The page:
In a quiet but dramatic reversal, U.S. border inspectors are no longer
confiscating thousands of cars used to sneak undocumented immigrants into
the country.

The move away from the controversial practice comes in response to a U.S.
law that makes it harder to justify seizures when no criminal charges are
filed. The law, which took effect last August, also made it easier for
motorists to challenge seizures and required the U.S. government to pay
the legal bills of successful appellants.

U.S. Immigration and Naturalization Service officials said the prospect
of a tidal wave of court challenges and associated legal costs prompted
them to direct inspectors to give the keys back to motorists in all but
the most grave cases of immigrant smuggling, such as those in which
migrants' lives are jeopardized or when repeat offenders are involved.

The change also reflects a shift in attitude. Immigration officials say
they have come to view car seizures -- once a daily staple of border
enforcement -- as having questionable value in fighting smugglers. Many
cars in which undocumented migrants are ferried are junkers worth only a
few hundred dollars -- no serious loss to smuggling syndicates, officials

"I don't think it reduced smuggling significantly," said Adele J. Fasano,
INS district director in San Diego.

The INS traditionally seized more vehicles than any federal law
enforcement agency -- and no place saw more cars taken than the port of
entry at San Ysidro. The new law was expected to result in fewer seizures
by federal law enforcement agencies nationwide, but the drop at the
border has been steeper than anyone imagined.

Since last fall, the number of cars confiscated by the INS at the six
border crossings in California has tumbled from about 1,000 a month to
fewer than 60 -- a trend roughly mirrored at ports of entry across the
U.S.-Mexico border. In between official crossings, U.S. Border Patrol
agents in San Diego used to seize about 100 cars a month. That has
dropped to zero.

Mary Lundberg, a federal prosecutor who oversees the financial litigation
unit of the U.S. attorney's office in San Diego, said the decline
reflected a cautious response to the law by officials. She said it did
not mean that previous seizures were legally suspect.

"We're all trying to work with the new law. We're looking at it and being
conservative," Lundberg said.

The shift is welcome news to INS critics, who long held that the agency
abused its power by confiscating cars even when drivers were unaware
their passengers lacked legal status to enter. Last year, the INS settled
a class-action lawsuit with vehicle owners who alleged that the agency
gave little or no explanation for taking their cars.

"There were many cases in which the immigration service was abusive and
acted illegally in seizing the vehicle and refusing to release them to
innocent owners," said Robert Pauw, a Seattle lawyer who represented the

Pauw charged that officials were motivated to confiscate cars in part
because sales generated millions of dollars for the federal government.
The value of cars seized by INS inspectors at the six ports of entry in
California last year was about $ 46 million, according to the agency.

On the Southwest border, which has seen a big jump in people being hidden
in car trunks and compartments, inspectors complain that they have lost a
key weapon. Limited staffing, courtrooms and detention space mean a small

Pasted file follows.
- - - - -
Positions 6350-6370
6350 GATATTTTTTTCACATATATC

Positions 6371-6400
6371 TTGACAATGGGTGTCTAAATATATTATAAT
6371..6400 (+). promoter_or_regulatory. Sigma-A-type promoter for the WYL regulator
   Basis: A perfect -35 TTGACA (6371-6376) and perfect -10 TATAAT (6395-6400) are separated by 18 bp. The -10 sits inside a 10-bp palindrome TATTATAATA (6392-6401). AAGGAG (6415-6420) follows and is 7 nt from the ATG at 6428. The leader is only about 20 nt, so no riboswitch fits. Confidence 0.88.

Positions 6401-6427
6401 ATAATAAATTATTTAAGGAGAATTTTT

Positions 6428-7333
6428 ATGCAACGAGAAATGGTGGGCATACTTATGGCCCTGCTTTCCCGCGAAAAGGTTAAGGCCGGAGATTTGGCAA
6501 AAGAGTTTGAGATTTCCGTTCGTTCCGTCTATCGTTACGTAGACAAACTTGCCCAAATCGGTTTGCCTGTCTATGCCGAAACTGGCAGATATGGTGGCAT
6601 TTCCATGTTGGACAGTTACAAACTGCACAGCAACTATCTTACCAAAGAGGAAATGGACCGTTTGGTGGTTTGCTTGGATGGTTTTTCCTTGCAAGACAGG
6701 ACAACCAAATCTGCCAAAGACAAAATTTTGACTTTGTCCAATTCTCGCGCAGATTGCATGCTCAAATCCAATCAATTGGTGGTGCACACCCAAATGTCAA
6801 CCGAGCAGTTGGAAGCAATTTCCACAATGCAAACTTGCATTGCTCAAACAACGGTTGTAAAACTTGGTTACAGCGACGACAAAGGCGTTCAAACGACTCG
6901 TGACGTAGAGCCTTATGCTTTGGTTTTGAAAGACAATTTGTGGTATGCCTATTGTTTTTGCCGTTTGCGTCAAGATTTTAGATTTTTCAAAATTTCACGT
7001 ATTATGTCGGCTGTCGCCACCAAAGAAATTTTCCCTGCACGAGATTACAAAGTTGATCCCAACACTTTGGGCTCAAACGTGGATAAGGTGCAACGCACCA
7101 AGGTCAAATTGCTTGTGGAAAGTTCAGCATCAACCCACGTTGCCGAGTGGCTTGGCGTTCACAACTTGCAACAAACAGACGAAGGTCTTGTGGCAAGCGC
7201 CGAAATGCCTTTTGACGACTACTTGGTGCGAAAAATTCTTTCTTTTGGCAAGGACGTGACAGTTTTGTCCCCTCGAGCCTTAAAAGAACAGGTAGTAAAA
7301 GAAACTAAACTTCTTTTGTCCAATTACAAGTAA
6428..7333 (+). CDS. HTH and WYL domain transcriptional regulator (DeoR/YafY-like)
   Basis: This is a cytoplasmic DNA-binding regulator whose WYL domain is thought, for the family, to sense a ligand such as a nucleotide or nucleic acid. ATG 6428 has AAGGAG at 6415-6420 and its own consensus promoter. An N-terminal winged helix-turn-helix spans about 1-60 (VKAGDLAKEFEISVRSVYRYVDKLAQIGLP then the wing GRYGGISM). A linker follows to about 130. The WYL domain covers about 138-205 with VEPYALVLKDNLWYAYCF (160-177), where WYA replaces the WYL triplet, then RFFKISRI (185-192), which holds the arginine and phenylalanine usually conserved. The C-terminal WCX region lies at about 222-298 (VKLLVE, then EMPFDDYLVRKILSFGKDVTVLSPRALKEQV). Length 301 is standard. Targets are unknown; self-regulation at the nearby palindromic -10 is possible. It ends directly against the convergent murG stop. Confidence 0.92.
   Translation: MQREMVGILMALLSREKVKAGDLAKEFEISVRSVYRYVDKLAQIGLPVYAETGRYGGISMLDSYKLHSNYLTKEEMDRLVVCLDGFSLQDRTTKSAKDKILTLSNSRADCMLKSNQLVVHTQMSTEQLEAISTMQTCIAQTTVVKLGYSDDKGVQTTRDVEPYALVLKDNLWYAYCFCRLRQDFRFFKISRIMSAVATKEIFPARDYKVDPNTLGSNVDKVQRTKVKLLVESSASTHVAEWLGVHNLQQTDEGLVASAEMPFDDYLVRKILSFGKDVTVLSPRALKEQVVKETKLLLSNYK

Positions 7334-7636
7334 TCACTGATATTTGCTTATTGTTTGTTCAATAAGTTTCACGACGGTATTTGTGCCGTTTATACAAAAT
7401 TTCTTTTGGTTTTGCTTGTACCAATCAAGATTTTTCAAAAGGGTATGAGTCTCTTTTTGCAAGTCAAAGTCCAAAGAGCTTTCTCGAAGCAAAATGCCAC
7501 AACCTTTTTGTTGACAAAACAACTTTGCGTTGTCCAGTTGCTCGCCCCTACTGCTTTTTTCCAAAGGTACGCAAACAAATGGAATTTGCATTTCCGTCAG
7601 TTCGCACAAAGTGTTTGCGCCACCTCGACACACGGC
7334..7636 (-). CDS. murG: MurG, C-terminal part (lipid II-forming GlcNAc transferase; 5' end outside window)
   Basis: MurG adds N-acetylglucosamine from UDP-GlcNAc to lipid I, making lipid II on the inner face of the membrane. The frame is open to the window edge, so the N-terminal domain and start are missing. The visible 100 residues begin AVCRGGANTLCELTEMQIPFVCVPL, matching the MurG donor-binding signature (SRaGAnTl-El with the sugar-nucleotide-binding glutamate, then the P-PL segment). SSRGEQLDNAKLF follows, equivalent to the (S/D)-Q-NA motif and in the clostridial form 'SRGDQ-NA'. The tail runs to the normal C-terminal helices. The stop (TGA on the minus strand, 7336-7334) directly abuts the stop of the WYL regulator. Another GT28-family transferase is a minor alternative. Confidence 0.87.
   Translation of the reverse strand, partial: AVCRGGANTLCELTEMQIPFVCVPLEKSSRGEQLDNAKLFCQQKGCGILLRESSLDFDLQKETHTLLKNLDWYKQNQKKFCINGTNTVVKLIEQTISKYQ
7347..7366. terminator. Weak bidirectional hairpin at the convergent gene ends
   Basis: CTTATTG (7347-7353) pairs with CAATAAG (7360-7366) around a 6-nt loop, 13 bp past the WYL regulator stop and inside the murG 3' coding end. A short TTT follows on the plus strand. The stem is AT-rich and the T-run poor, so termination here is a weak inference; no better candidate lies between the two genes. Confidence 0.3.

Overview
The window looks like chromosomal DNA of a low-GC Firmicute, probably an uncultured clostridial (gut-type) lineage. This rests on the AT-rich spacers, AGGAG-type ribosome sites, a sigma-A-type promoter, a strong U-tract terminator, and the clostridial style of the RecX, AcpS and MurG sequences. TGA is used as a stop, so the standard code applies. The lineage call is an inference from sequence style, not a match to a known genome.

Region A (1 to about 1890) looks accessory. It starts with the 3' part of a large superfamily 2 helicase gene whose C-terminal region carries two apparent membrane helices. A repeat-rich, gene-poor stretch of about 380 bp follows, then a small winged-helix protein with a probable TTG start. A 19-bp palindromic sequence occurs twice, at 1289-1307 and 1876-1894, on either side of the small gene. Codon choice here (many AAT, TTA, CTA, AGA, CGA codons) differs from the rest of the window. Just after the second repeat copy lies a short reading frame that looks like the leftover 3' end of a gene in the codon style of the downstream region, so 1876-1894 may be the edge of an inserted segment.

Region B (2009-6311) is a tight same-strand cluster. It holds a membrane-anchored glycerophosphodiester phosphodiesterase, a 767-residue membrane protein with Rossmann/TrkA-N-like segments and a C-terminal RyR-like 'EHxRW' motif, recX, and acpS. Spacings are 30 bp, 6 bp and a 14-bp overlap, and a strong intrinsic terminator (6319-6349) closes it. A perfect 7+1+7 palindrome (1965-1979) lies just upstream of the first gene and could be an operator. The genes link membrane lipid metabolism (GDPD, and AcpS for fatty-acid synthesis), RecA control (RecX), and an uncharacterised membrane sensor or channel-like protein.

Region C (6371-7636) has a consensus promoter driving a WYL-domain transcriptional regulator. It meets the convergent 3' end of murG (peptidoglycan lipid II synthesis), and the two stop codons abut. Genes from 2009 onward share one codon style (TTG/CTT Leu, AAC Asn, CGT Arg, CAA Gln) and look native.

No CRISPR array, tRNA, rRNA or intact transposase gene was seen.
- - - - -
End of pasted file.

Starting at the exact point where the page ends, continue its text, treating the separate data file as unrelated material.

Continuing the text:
portion of the smuggling cases are prosecuted. Most migrants are sent
back to the Mexican side after booking. Vehicle forfeiture often was the
only punishment for transporting illegal immigrants.

"At least before, there was a sense you were hurt somehow for the crime
you committed. What is the incentive to not do it? There is none," said
immigration inspector Eric West, who is an officer in the union
representing inspectors.

"The only thing we have to go on right now is that most people don't
realize this. . . . It's really disheartening," said West, who works at
the San Ysidro crossing.

In the past, inspectors would have seized virtually every car that
carried a foreigner entering with fake documents or none. The owner had
to fight the action in federal court or through an INS administrative
appeal, but the odds of winning were poor. Now those motorists who are in
the United States legally can get their cars back once authorities have
logged the incident.

"In a short period of time--two or three hours--they're gone," said John
F. Gawron, a supervisory INS inspector who oversees forfeitures. He said
inspectors have seen cars that, released one day, come back another
carrying more undocumented immigrants.

Top INS officials said it is too soon to tell whether the shift is
affecting enforcement. The INS and prosecutors from the U.S. attorney's
office in San Diego are examining ways that inspectors might seize more
cars without incurring huge legal expenses under the federal law, known
as the Civil Asset Forfeiture Reform Act. The measure, sponsored by U.S.
Rep. Henry Hyde (R-Ill.), passed with broad bipartisan support.

The measure came in response to widespread reports of excesses by law
enforcement officers in seizing suspects' homes and other private
property, mainly in drug cases.

At the border, the impact has been to raise the standard of proof, from
probable cause to preponderance of evidence, that is needed in court to
link a vehicle to immigrant smuggling. The law also scrapped payment of a
bond formerly required of car owners who planned to fight forfeiture in
federal court.

Sam Stratman, a Hyde spokesman, said INS inspectors can still seize cars
under civil law, as long as they meet the bolstered due-process